The long-term source of foreign exchange earnings should come from none other than export growth. Even the flow of foreign direct investment (FDI) is important, because FDI contributes to export growth directly or indirectly, and not because foreign investors come with foreign exchange.

In fact, it’s not possible to underestimate the export growth that Sri Lanka achieved, particularly during the first 20 years period after liberalisation. By 1977, it has been almost three decades after Sri Lanka gained political independence; still our agricultural exports accounted for about 80 per cent of the total export mix. Within the next 20-year period, Sri Lanka’s industrial exports increased growing by over 75 per cent by 1998.

If Sri Lanka had a fascinating export growth outcome as such, what was the problem? The problem centred around “not enough export growth” compared to our own import requirement as well as compared to export growth in other successful exporting countries! It’s a problem that we nurtured, and not a problem that we inherited.

When Sri Lanka reported US$10 billion exports in 2020, India recorded $276 billion, Malaysia $234 billion, Singapore $362 billion, Thailand $231 billion, and Vietnam $282 billion. We also ignored the potential contribution that our service sectors such as education and health care would have made in generating foreign exchange. One important issue was Sri Lanka’s inability to attract foreign investment even at a time that FDI was not as much attracted to our neighbouring countries. The importance of FDI in export growth is outstanding because they have already established their competitive position in the global markets.

Main issue

The year 1977 was one of the biggest opportunities that Sri Lanka missed throughout the history of the country. The country had already been prepared for a big change, while the government that came to office had the political mandate and the power to make that change. But the opportunity was utterly wasted.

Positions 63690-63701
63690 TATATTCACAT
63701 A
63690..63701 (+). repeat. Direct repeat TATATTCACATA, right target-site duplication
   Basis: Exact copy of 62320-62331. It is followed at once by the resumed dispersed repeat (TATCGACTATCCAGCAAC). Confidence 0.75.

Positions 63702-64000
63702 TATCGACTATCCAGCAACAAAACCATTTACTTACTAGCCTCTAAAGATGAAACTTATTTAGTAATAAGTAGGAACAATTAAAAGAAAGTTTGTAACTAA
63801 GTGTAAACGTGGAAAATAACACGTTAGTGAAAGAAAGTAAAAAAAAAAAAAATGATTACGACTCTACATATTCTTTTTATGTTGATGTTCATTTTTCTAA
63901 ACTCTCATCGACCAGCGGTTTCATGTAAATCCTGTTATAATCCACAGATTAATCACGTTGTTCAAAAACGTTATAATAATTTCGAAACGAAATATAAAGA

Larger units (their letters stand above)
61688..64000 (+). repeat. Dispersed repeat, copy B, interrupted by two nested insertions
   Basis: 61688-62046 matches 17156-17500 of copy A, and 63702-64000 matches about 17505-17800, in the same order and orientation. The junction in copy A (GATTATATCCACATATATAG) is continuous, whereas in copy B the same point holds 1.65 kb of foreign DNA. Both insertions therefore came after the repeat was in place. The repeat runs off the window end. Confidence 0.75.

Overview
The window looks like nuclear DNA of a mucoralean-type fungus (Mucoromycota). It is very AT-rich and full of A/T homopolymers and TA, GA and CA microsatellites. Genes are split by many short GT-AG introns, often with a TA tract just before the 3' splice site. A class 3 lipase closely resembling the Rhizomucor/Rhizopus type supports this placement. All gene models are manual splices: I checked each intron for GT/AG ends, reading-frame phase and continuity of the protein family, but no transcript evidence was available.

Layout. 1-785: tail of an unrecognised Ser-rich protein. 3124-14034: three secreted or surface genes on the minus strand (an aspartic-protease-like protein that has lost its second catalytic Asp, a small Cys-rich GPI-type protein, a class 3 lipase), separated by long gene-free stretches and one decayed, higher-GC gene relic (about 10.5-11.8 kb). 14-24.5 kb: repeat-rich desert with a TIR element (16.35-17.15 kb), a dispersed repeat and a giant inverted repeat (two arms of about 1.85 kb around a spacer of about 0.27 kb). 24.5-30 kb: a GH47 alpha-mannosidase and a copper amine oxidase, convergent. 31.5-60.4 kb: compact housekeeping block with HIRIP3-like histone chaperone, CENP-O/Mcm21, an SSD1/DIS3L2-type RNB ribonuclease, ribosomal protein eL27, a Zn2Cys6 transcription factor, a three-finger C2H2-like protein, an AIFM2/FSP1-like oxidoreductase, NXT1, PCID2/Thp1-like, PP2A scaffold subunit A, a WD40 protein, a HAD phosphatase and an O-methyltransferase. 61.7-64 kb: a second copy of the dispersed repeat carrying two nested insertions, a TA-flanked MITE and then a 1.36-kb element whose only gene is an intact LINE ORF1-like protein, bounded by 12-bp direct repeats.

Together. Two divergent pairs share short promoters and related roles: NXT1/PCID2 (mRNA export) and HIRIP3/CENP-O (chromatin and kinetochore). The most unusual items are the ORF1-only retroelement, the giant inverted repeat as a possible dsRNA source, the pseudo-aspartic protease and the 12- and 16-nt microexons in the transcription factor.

It is true that the “open economy” was introduced by eliminating import controls and relaxing foreign exchange restrictions. But the reforms were merely lopsided and half-done so that the open economy was superimposed on the old structures of the regulated economy. Public sector reforms and regulatory barriers continued to remain intact. More than 350 state-owned enterprises, including the plantations run by the government agencies continued to remain, while the role of the government as the “job provider” to its loyal followers was protected.

The reforms in the legal system were never undertaken, while a serious setback in the law and order continued to haunt the economy and the polity. On top of all the above, the flood gates for corruption, bribery and commissions were wide open. Thus, the open economy was built on shaky ground, which didn’t support the steady progress of the economy.

The second problem was the abandonment of the reform process particularly after 1995. This means that we are left without purposive reforms for over a quarter century now; even after seeing that the country’s export growth was slowing down and FDI flows were not picking up, reforms were neglected. If it was the 30-year war that has to be blamed, the time after 2009 came with another golden opportunity to undertake reforms; that was also missed.

No stopping or turning!

The need for export growth and the role of FDI for Sri Lanka’s economic future was understood well enough even as far back as the mid-1960s. A white paper on foreign investment with an incentive package to foreign investors was issued in 1966, while the role of FDI in export promotion received official recognition for the first time. At the same time, the need for “non-traditional export growth” received policy priority. But the attempts for both FDI and export growth were futile, confirming that the economic policies cannot move simultaneously in opposite directions.

Further, the experience since the 1960s confirmed that the countries cannot wait until the foreign exchange problem gets reactivated in order to undertake reforms for export growth. And once adopted, the reforms should be comprehensive and continuous; there is no stopping or turning!

(The writer is a Professor of Economics at the University of Colombo and can be reached at and follow on
Twitter @SirimalAshoka).